State attorney general: Trump delay threatens health care
Becerra took legal action to protect health care access for millions of Americans, including more than five million Californians
Since the inception of the ACA, the number of Californians without health insurance has fallen from 17 percent of the population in 2013 to 7.1 percent in 2016, a historic low.
SACRAMENTO – California Atty. General Xavier Becerra issued the following statement after the Trump Administration and Republicans in the U.S. House of Representatives asked a federal court to delay further action in House v. Price, a case challenging the Affordable Care Act (ACA) health care subsidies, by 90 days, a move that is already causing the cost of health insurance plans to increase by up to 21 percent, according to the Kaiser Family Foundation.
The next reporting date, in 90 days, will be after carriers have filed their rates, which is intolerable for the health care insurance market and is likely to undermine the health insurance market, harming states and consumers.
“The Trump Administration is playing political football with millions of Americans’ health care. Using very callous tactics, Donald Trump is making it clear that he will not defend the critical subsidies that make health care accessible for millions of American families,” said Becerra. “I, joined by 15 of my fellow attorneys general, knew it was time to intervene in this case on behalf of those Americans. No parents should worry, because of politics, about whether they can afford to take their child to a doctor or hospital.”
Becerra took legal action to challenge the Trump Administration and protect health care access for millions of Americans, including more than five million Californians. They led a coalition of 16 attorneys general in seeking to intervene in a lawsuit filed by Republicans in the U.S. House of Representatives that undercuts the affordability of health insurance plans under the ACA.
In the last few weeks, Administration officials, including the president himself, have continued to threaten these vital payments. The Director of the Center for Medicaid and Medicaid Services reportedly told insurers that the payments would stop unless insurers supported the House Republican health care bill.
In California and New York alone, 8.9 million people have health coverage as a result of the ACA. In California, since the inception of the ACA, the number of Californians without health insurance has fallen from 17 percent of the population in 2013 to 7.1 percent in 2016, a historic low. Over 50 percent of the individuals and families that receive coverage in Covered California, the state’s exchange, benefit from the subsidies. California has proven that the ACA works when state leaders make an earnest effort to make it work.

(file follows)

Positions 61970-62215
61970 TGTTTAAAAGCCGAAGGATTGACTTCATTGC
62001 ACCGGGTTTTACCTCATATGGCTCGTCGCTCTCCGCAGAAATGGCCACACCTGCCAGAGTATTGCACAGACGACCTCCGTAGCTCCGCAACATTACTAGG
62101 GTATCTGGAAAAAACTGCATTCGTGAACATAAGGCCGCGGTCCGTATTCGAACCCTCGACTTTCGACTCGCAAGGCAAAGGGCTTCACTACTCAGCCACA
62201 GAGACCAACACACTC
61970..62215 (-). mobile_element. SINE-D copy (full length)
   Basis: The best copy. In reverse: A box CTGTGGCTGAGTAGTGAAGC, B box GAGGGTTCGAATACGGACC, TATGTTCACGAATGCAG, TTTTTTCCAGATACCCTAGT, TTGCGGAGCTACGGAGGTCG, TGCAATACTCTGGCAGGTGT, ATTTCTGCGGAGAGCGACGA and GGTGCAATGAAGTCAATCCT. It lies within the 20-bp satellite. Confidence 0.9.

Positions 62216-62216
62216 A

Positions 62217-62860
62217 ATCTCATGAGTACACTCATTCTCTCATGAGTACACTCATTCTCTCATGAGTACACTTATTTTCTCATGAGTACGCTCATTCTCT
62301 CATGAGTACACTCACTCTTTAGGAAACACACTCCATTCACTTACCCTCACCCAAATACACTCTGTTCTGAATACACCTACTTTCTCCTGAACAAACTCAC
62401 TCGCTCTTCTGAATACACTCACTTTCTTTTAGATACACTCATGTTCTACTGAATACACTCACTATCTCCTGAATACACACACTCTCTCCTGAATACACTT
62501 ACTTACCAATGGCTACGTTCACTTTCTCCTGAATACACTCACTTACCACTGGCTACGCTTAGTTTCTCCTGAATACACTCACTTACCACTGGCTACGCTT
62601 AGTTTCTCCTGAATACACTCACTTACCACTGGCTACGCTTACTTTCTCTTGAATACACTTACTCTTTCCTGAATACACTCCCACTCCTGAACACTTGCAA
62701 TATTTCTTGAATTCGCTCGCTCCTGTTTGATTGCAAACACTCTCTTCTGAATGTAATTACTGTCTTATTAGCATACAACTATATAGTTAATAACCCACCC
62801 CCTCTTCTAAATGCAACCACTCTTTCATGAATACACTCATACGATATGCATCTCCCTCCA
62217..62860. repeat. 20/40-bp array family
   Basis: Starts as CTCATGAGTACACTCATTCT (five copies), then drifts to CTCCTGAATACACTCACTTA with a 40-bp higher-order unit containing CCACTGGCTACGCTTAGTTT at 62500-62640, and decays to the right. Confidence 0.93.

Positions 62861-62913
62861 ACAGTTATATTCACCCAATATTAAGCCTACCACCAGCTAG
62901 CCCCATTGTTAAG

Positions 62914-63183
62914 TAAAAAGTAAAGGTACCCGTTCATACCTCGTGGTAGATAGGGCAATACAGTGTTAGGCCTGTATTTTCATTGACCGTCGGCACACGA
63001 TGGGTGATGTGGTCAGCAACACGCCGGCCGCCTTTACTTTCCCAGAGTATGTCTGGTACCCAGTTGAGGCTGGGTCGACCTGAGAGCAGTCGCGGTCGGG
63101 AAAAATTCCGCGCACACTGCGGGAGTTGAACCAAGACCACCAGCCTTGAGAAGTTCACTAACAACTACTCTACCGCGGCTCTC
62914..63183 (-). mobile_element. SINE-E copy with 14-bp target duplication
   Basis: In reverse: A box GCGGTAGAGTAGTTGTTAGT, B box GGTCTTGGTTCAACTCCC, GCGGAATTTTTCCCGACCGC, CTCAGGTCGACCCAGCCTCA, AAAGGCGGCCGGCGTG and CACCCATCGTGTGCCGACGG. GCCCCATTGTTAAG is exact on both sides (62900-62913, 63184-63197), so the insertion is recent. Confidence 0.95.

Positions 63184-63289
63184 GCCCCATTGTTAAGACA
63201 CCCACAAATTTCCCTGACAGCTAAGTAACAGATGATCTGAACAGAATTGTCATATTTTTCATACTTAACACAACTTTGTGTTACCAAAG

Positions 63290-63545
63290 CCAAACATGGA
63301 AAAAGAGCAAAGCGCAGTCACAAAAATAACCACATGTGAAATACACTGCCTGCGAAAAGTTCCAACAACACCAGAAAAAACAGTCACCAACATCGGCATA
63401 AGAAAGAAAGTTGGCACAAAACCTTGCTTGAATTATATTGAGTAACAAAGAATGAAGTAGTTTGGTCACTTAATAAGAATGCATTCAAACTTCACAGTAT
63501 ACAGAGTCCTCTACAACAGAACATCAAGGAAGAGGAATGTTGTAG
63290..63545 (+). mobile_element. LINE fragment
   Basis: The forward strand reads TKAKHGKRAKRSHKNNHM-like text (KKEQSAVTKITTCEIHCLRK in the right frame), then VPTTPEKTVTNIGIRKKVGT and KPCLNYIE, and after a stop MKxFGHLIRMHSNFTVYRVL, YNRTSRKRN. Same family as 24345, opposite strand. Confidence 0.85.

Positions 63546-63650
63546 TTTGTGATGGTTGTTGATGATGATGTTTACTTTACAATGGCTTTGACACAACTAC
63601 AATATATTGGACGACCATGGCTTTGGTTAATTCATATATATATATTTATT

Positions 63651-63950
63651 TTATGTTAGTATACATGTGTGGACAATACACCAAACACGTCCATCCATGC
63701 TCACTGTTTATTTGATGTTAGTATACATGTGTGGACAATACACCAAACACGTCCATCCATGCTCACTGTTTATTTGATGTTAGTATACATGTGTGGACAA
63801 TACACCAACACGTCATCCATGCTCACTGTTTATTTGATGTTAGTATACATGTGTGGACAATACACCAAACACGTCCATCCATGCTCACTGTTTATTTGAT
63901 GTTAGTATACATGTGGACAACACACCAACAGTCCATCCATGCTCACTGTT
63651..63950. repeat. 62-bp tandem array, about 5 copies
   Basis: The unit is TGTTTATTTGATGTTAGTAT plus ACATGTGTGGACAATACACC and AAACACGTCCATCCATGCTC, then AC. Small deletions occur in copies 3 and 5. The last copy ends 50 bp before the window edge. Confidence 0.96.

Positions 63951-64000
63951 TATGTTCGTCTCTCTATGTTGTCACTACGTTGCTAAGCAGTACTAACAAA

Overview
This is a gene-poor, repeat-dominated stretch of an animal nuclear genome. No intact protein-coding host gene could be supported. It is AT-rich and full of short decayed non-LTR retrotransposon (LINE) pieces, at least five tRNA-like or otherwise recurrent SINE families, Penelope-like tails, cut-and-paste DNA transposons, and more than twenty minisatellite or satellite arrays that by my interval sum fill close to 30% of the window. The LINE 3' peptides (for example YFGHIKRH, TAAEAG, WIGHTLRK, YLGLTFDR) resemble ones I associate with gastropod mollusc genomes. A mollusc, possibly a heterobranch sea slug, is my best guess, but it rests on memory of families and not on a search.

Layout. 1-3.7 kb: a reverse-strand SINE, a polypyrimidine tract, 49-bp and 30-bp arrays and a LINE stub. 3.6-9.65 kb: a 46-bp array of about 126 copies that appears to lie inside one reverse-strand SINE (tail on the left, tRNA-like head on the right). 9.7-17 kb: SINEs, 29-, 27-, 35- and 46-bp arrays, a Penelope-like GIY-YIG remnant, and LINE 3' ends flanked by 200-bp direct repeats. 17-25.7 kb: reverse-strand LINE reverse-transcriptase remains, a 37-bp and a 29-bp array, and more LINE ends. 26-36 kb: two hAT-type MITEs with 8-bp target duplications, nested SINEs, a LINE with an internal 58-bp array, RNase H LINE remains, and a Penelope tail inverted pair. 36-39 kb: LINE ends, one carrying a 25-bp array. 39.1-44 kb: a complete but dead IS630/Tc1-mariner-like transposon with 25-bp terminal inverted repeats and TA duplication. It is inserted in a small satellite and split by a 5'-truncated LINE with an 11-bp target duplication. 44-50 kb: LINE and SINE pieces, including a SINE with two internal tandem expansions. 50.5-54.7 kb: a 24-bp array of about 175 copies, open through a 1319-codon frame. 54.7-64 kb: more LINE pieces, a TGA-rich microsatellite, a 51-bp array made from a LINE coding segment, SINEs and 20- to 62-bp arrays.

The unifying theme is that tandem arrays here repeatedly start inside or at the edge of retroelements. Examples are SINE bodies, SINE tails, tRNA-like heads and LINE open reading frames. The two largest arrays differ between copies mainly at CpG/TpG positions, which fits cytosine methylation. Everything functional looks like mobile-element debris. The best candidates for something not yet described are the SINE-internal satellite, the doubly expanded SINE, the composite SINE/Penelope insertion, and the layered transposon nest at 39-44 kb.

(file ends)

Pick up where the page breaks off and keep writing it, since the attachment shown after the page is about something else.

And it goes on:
In New York, since the inception of the ACA, the number of New Yorkers without health insurance has fallen from 10 percent of the population in 2013 to 5 percent in 2016, a historic low. In New York alone, the state offered roughly 730,000 residents in cost-sharing reduction subsidies in 2017, principally through the Essential Plan, which is administered by the State with the assistance of private insurers.
Background on House v. Price:
The cost-sharing subsidies help working families access more affordable health care coverage by helping individuals with incomes between $11,880 and $29,700. The Kaiser Family Foundation projects premiums will increase by 19 percent on average across the country to compensate if there is a loss of the subsidy payments, finding that the premium increases would be higher in states that have not expanded Medicaid (premium increases of 21 percent).
House Republicans sued the Secretary of the Department of Health and Human Services during the Obama Administration, challenging the legality of making the cost-sharing subsidies. A district court judge ruled in favor of the House, but the ruling was appealed in order to protect access to health care, and the subsidies were permitted to continue pending appeal. After the election, the House requested that the case be held in suspension while newly-elected President Trump had time to make decisions regarding the case.
During this time, the president has continually played politics with people’s access to affordable healthcare, including threatening to shut down the federal government by taking health care subsidies away from Americans who need health care.
The announcement by the Trump Administration means that states and health insurance carriers will have to set rates for the 2018 plan year without any certainty of whether or not the subsidy payments will continue. In fact, the next reporting date in 90 days is after premiums are finalized for the upcoming year in August.